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Unfamiliar Road 

Tile muralist and transit activist Stephen Farley turns to mail-slot panoramas.

Stephen Farley is best known around Tucson for two very urban projects--one, his tile mural on the concrete canyons of downtown's Broadway underpass, and two, his campaign to knock some sense about public transportation into this car-crazy town.

The first has won him fans in all quarters. There's something very right about the way he memorialized ordinary downtowners in Windows to the Past, Gateway to the Future, the Broadway project, even if the mural's photographic ghosts from long ago make the current downtown look painfully deserted. The second, particularly his advocacy of light rail and his denunciation of the city's failed transportation tax (read: inner-city-neighborhood destruction tax), have won him some decided enemies among the city's prominent cementheads, including car dealers and the politicians they've purchased.

But a new show at the Temple Gallery unveils the inner country boy in this urban activist. All this time, in between rallying the public transportation troops and doing graphic design for the oral history books published by Voices Inc., a nonprofit led by his wife, Regina Kelly, Farley has been making art. The success of the Broadway underpass helped him win public art commissions out of state. And his subsequent travels have allowed him to venture out into open country, far from the madding crowds and cars of the city. Stephen Farley: Panoramic Photographs is all about Stephen Farley, pastoral artist.

Most of the 47 color photographs in this handsome show conjure up the loveliness of the unmarred landscape. Wintry forests in Ohio, their spare black branches decked with white snow, trace icy lace patterns across the horizon ("Oak Hill, Everett, Snow"). The rolling open country of northern Arizona, unfurling a palette of green, ochre and pink, stretches out into infinity ("Glen Creek, White Mountains Apache Reservation, Arizona"). Closer to home, the saguaros rise up against the Catalinas and the Tucsons, and pretty-as-a-postcard pictures of desert flowers abound.

These digital inkjet prints, so detailed they record every pricker, every fold of a cactus, are cropped in an extreme format. Whether vertical or horizontal, they're narrow, just 8 inches wide, and long, anywhere from 24 inches to 72 inches or more. Sometimes Farley tacks two photographic pieces together (and not always too carefully), extending his panoramas into long diptychs. The sensation can be like looking at nature through a mail slot: You peer through and see a tiny slice of the big world out there.

Most of the time, the yin-yang contrast between format and subject, rigid slot and sprawling wilderness, works well, focusing a viewer's attention on a piece of nature that might have gone otherwise unremarked. It's particularly effective in the long horizontal pictures of open country, the Ohio farmland disappearing into woods in the distance ("Mail Pouch, Lincoln Highway, Ohio"), or the Arizona canyons cascading into each other ("Wash, Molino Basin, Catalina Mountains"). And it's good with the very vertical as well, the steep slope and tall skinny pines in "Genuine, near Eagar, Arizona," and the close-up portraits of a single tree trunk or one significant saguaro.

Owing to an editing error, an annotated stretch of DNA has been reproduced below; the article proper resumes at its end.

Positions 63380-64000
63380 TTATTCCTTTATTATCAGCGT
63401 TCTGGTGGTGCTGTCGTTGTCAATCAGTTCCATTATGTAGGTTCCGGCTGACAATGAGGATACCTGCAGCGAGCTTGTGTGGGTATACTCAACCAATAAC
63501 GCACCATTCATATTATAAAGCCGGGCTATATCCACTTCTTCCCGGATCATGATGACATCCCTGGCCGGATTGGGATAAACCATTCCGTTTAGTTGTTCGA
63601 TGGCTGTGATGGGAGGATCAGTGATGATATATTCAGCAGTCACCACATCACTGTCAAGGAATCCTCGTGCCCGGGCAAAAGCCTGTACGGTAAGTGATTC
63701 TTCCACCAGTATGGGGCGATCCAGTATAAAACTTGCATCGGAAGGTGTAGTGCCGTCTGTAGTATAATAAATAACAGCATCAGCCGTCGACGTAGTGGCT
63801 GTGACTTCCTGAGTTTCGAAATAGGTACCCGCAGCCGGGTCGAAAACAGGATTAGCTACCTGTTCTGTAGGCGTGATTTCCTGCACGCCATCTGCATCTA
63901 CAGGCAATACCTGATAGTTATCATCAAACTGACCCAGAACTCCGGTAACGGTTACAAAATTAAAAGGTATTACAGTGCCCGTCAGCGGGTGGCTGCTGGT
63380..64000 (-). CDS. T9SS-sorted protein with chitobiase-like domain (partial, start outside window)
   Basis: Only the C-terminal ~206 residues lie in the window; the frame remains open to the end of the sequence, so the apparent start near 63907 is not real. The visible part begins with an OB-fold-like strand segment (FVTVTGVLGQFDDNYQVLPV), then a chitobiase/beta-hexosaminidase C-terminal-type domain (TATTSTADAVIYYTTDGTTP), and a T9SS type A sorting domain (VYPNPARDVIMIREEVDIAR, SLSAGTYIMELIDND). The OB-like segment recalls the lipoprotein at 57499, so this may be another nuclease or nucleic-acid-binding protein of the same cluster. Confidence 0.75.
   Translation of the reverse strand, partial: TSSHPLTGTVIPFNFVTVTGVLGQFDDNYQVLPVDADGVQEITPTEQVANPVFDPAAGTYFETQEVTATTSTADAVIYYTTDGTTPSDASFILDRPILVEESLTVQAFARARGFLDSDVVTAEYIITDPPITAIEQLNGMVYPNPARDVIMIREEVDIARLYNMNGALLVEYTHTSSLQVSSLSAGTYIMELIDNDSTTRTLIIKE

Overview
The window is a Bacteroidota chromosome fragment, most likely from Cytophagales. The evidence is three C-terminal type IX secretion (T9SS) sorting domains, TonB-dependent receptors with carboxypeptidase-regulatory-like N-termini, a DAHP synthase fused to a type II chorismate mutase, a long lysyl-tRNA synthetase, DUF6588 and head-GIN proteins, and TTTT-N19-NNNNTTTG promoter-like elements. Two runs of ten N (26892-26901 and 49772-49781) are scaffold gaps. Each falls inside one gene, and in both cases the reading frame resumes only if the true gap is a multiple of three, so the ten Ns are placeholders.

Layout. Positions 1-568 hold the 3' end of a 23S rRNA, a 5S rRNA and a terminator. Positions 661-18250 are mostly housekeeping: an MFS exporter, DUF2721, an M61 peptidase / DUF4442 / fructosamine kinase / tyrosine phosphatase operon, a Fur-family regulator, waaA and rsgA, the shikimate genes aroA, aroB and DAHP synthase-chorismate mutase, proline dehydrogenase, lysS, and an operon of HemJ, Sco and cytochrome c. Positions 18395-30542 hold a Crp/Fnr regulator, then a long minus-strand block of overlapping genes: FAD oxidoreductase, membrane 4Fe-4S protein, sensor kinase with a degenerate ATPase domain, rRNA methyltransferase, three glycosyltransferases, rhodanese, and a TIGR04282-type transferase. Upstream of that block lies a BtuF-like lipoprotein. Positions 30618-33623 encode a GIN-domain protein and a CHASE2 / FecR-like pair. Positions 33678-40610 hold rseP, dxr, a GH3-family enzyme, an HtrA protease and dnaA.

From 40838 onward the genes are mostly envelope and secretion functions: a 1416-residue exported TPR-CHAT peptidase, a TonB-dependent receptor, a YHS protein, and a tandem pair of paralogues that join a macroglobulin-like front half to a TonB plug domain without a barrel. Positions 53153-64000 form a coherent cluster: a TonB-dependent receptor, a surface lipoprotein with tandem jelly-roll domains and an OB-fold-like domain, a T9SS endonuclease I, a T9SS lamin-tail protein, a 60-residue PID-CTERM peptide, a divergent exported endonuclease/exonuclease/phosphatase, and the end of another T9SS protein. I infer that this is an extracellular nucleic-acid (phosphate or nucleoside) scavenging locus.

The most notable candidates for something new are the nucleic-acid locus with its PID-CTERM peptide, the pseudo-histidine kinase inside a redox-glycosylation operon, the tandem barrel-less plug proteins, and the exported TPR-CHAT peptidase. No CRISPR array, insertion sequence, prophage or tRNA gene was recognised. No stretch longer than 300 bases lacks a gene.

But on occasion the narrowness of the photographs destroys the panorama. The vista chafes under its space restrictions in the diptych "Ventana Canyon, Tucson," a horizontal saguaros and mountains picture that decapitates the giant cacti at crucial points. You find yourself squinting in frustration, longing to see the peaks and sky.

Farley is too serious a thinker--and too realistic--to picture a landscape entirely unmolested by humans. "There are stories of wilderness which has thrived adjacent to civilization, and stories that make you cry," he says in an artist's statement.

Thus the Mail Pouch barn sits comfortably within its Ohio farmland, but the power plant ("Ohio River, Power Plant, near Marietta, Ohio") does not. This unlovely photo is the only one marred by cars, which zip along the riverfront highway; the towers rise up into the dull sky like twin mistakes. But Farley the photographer is not obsessed with the depredations of cars; he casts a baleful eye on other human foibles too. He detects litter in otherwise unspoiled scenes, a beer can among the pine needles in "Genuine, near Eagar, Arizona," a water bottle left behind by a hiker in Marshall Gulch. Human-caused fires get some attention, too. A vertical shot from a Tucson front yard takes in a tidy array of flagstones and cacti and zooms up the mountain to the billowing smoke of last summer's Bullock Fire in the Catalinas.

And in spite of his lobbying for buses and trains, on his road trips to remote places, Farley became enchanted by the proverbial ribbon of highway. Like so many artists before him, he delights in the blacktop curving into the horizon, particularly in his beautifully lit Northern Arizona pictures. In "West of Eagar, Arizona," the violet road, complete with classic telephone pole and receding fence, travels round a hill. A field is rendered emerald green, and the sky made cobalt, by the unearthly Arizona light.

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